Fiction Friction, News Blues

By Jack Engelhard

 

When I heard that an obscure French-born novelist had won the Nobel Prize, I thought it must be me and I began eyeing that red Cadillac. After all, I fit all three categories. I am obscure. I am French-born. I am a novelist. Who else could it be? A man named Jean-Marie Gustav Le Clezio, that’s who. Oh well, as we say in baseball (and the economy) – wait till next year.

 

I hope Le Clezio wins us over. This is not promising. There have been no long lines for preceding Nobel champs, big names like Orhan Pamuk and Elfriede Jelinek.

 

Hemingway got the jitters when he won it and in fact he wanted no part of it due to the jinx.

 

But I’m stalling. I’ve really come here to talk about THE DEATH OF THE NOVEL. The latest to have his crack at this is columnist Kyle Smith writing in today’s New York Post (Sunday, Oct. 12). He sums it all up, in my favorite newspaper, by saying (if not in those words) that, in this fast-paced age of technology, fiction does not speak for our times.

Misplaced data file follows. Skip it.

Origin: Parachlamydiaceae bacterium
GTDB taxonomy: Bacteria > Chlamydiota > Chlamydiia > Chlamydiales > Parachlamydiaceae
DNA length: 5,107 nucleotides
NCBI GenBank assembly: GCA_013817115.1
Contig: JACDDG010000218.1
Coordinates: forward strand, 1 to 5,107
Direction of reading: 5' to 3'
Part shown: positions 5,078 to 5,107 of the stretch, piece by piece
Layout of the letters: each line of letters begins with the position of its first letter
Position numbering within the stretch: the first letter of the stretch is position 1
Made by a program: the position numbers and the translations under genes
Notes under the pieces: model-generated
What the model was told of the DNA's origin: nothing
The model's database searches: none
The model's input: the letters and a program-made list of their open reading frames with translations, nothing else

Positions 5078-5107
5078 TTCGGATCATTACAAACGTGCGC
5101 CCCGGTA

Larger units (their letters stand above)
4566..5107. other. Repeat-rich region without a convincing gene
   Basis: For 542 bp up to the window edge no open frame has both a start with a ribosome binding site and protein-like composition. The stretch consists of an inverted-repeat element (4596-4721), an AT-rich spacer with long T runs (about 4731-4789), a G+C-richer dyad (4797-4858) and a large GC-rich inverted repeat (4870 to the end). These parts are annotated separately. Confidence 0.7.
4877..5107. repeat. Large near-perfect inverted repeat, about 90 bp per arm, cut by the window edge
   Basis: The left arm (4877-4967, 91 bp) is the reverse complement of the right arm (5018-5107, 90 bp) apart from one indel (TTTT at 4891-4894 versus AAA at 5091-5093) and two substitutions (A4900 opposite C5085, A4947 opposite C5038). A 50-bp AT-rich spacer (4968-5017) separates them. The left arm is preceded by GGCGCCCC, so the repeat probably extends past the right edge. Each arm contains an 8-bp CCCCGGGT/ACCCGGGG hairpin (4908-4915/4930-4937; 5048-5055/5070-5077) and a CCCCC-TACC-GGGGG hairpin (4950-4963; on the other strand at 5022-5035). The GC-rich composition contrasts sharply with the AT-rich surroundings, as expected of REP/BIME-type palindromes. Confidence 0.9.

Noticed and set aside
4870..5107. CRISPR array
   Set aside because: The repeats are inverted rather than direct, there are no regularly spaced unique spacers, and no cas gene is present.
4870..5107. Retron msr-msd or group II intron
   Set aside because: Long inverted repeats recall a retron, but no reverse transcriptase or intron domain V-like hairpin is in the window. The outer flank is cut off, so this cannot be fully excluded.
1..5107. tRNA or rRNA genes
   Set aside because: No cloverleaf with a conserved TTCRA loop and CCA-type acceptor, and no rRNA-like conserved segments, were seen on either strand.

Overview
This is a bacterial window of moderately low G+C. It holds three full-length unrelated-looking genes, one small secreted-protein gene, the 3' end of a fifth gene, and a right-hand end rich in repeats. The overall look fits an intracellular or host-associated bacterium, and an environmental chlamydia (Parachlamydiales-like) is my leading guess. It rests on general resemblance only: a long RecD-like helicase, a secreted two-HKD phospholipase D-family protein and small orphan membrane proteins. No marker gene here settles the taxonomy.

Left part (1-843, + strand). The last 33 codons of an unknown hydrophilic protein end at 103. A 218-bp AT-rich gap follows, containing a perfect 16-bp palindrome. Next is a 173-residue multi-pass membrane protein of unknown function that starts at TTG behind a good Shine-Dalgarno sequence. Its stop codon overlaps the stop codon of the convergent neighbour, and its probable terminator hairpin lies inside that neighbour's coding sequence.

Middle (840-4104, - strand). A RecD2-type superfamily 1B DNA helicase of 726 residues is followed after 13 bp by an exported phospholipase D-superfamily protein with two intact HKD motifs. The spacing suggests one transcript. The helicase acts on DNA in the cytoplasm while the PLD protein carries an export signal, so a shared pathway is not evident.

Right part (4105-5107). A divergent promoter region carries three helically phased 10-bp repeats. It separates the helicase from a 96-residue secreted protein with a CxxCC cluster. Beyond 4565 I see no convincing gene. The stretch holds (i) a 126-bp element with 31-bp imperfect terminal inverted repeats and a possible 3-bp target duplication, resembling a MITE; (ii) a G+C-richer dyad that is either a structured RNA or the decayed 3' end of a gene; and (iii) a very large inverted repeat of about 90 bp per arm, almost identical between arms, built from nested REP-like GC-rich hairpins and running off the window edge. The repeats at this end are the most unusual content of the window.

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Obama’s Denver Speech-More Is Less

By Jack Engelhard

 

Barack Obama’s acceptance speech in Denver ran for nearly an hour. Half of it could have been cut had he left out his rage against John McCain. By my count, he mentioned McCain 40 times, derisively, and that is no way to make friends and influence people. This was an angry speech, it was divisive, and so very surprising from the lips of a man whose theme is unity.

 

We could have used some healing.

 

Those of us out here who are mild-mannered Republicans, or on-the-fence Independents, were in search of a message to help us make up our minds, words to animate us toward this Democrat nominee, but all we got was politics as usual, and worse, resentment and mockery. This was not the Obama as advertised.

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